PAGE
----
Before you start hammering holes into your wall, have a really clear plan of how you want your living room gallery wall to be laid out. Consider how the prints and pieces look together, how the colors and sizes work, and if you opt for different styles of frame how they all sit together too. 

The gallery wall in this blue living room designed by Elizabeth Day is the perfect example of a layout that always works. You have the clear focal point with the larger print and that then becomes a guideline for where the smaller prints should sit below. This approach stops the gallery wall from look too... fussy. It's eclectic without being overly cluttered.

'I like a mixture of art from contemporary to traditional and a mixture of mediums and materials.' explains Elizabeth. 'A variety of sizes is also important and obviously, the final hang is almost the most important aspect of all as you need to get the balance and spacing right.  I always lay out all of the pictures on the floor first and work out what pieces work well next to each other and what arrangement they look best in before making the final decision.'

Pink living room with wallpaper and gallery wall

(Image credit: Divine Savages)

We love this bold look by Divine Savages, it's that perfect balance between being chic and just a little bit mad. But what the gallery wall cleverly helps to do here is break up the bold pattern of the living room wallpaper, but still adds lots of interest and contrasting shapes to the blousy floral print. The lines of the gallery wall give the eye somewhere to focus in this bold space whilst still working with the maximalist vibe.

'Wrapping a room in bold, oversized pattern can be daunting for some. We suggest breaking up the pattern a little by choosing a closely matched paint color for the ceiling, or adding a contemporary take on a gallery wall.' suggests Jamie Watkins, co-Founder Divine Savages. 'We love this cozy floral den from @probablythis featuring our Bloomin’ Marvellous wallpaper in ‘Blush Green’ where they have effortlessly done just that.'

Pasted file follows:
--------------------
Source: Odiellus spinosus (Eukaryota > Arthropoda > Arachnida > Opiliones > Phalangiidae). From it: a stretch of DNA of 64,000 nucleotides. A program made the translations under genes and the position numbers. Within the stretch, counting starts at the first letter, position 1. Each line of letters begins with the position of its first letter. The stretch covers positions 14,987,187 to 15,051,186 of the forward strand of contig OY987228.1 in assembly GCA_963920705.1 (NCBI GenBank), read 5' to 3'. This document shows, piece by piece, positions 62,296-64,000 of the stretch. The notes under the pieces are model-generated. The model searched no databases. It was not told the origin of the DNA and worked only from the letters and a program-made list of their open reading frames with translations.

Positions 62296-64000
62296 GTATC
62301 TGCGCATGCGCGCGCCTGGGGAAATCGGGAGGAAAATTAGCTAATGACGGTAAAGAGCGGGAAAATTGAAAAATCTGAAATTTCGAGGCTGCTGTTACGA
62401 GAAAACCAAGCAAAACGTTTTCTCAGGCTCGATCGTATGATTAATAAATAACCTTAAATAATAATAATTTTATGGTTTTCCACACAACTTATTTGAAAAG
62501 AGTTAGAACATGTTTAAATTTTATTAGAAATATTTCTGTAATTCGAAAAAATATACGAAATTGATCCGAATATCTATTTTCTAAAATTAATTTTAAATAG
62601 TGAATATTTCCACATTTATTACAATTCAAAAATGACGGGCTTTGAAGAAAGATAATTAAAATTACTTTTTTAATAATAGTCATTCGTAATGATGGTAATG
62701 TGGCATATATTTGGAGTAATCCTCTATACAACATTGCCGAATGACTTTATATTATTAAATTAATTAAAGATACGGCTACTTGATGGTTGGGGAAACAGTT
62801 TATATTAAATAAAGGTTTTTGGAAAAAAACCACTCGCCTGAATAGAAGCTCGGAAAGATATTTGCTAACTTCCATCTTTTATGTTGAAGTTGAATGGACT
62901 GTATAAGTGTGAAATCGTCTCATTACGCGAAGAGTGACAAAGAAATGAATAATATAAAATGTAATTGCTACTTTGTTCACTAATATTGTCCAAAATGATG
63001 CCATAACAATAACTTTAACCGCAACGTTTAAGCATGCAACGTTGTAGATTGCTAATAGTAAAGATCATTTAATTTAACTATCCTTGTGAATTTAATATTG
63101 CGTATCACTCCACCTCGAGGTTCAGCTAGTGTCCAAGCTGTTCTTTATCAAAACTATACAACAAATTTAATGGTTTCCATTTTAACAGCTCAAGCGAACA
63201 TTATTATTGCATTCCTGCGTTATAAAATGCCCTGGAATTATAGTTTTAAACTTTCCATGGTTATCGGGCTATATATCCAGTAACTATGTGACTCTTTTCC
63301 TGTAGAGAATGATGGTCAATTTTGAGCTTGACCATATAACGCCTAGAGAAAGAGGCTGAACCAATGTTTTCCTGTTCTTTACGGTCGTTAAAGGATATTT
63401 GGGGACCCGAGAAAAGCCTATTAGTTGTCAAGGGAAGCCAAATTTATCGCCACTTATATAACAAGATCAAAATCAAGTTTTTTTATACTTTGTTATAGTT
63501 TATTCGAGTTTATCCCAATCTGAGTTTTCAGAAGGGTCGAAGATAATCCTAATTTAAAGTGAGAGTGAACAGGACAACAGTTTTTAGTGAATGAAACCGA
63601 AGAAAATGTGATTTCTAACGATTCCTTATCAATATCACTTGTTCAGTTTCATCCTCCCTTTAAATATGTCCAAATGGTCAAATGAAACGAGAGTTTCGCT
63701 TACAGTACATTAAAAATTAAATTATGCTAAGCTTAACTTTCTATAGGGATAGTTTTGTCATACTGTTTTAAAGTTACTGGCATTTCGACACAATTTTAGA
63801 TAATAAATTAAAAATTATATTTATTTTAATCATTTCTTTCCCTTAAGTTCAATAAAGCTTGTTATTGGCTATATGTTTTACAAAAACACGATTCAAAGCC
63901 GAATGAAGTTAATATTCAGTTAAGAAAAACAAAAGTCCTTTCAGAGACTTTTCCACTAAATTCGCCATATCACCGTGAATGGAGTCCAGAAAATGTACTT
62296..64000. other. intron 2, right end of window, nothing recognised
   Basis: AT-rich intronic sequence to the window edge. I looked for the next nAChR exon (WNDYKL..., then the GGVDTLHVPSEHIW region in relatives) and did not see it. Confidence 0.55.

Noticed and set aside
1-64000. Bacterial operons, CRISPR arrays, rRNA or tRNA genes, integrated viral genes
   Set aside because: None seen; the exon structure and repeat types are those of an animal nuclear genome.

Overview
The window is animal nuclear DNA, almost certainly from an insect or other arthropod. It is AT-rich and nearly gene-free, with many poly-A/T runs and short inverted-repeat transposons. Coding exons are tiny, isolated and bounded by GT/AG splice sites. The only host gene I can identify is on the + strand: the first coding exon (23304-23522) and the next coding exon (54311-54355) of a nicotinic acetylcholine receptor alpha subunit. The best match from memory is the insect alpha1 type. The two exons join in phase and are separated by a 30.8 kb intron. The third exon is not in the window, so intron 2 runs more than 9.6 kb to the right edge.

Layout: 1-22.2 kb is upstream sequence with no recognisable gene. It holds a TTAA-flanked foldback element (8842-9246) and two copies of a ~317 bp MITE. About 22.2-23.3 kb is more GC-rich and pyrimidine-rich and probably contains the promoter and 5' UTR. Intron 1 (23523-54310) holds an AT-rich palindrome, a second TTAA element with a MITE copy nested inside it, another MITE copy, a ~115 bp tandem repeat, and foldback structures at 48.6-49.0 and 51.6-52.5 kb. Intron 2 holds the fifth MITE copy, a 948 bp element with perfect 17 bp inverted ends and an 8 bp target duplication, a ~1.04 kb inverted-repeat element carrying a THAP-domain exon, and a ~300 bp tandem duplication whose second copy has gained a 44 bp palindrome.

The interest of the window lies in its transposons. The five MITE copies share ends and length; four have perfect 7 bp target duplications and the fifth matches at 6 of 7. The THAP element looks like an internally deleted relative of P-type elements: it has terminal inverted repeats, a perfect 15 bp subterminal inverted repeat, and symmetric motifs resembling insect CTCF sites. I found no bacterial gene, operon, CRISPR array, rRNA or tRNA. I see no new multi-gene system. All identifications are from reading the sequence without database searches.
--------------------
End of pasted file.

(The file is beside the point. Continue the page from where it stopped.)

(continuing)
5. Ensure prints stand out against a darker background

living room with dark wall and prints

(Image credit: Gross & Daley)

The best way to make a living room gallery wall really pop is to contrast it with a dark-hued wall. In this open plan living room designed by Glen Gissler, the deep warm grey wall was used to create a harmonious feel between the kitchen and the living area as it runs between the two. 

'We built a floating wall for a large TV on the living room side, and more cabinets and counters in the Kitchen. The Rorschach Test prints continue on the wall from the kitchen to the living room.' explains Glen. 

In such a large, multifunctional space a gallery on a blank wall would just get lost, however, the contrast between grey and white turns it into a real focal point in the room.

'The end wall was painted darker than the rest of the room to both have the wall recede in the room, and to further amplify the artwork on white paper. This is a tactic that we use when the artwork is light in color.' says Glen. 'In contrast to the ‘gallery walls’ we so often see today, we installed these works in a regular grid, an almost architectural approach, as opposed to the often seen more chaotic approach.'

Small two bedroom London apartment with colorful vintage decor

(Image credit: Yellow London)